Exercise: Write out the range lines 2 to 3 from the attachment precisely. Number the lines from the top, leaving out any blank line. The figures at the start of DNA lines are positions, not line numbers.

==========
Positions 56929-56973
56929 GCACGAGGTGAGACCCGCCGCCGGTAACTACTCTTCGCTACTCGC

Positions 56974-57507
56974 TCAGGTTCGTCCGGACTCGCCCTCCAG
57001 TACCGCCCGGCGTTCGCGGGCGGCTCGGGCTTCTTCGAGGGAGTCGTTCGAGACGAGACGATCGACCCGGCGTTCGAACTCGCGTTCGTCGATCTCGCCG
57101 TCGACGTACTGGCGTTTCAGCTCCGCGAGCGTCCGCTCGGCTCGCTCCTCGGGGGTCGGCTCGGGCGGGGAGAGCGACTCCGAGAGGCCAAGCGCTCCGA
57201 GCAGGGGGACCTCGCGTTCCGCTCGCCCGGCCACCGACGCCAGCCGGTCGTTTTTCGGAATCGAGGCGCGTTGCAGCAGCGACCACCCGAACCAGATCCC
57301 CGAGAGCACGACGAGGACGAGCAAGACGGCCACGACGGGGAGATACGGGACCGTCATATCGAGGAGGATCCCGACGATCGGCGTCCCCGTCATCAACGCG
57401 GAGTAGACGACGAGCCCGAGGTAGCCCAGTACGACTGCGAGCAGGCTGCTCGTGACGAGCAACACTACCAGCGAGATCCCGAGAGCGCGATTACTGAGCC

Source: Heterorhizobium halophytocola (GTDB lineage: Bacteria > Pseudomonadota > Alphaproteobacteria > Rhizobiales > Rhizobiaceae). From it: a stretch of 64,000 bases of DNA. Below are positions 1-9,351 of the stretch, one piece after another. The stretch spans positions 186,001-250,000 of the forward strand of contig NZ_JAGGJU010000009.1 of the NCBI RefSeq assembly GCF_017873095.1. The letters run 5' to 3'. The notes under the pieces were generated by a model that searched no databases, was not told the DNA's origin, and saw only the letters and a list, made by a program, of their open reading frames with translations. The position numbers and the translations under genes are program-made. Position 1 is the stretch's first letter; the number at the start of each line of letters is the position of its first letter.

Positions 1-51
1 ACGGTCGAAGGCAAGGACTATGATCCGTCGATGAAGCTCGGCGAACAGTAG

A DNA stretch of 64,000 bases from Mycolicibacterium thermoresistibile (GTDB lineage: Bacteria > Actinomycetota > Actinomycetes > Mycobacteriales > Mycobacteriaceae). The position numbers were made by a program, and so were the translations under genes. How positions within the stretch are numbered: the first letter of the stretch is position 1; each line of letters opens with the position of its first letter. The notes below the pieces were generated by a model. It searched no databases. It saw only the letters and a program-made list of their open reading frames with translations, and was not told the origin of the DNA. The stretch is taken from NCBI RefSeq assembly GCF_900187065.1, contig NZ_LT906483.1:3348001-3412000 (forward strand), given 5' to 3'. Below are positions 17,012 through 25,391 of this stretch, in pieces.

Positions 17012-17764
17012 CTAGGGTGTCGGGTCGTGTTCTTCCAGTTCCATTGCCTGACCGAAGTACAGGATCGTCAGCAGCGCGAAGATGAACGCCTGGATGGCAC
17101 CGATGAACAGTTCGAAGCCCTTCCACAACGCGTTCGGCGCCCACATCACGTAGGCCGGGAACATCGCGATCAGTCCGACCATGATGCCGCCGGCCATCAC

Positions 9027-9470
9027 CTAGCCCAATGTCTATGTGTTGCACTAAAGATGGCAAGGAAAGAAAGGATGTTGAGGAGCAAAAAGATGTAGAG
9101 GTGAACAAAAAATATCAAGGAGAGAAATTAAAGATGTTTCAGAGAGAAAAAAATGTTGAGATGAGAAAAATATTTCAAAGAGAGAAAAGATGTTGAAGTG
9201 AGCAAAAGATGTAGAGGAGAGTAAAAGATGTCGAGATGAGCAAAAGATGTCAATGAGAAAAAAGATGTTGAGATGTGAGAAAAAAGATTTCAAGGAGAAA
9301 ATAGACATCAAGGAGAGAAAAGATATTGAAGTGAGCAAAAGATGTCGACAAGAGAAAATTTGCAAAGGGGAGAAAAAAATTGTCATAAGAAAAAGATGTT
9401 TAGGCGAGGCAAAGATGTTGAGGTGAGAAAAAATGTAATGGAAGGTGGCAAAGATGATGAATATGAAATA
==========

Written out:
56929 GCACGAGGTGAGACCCGCCGCCGGTAACTACTCTTCGCTACTCGC

Positions 56974-57507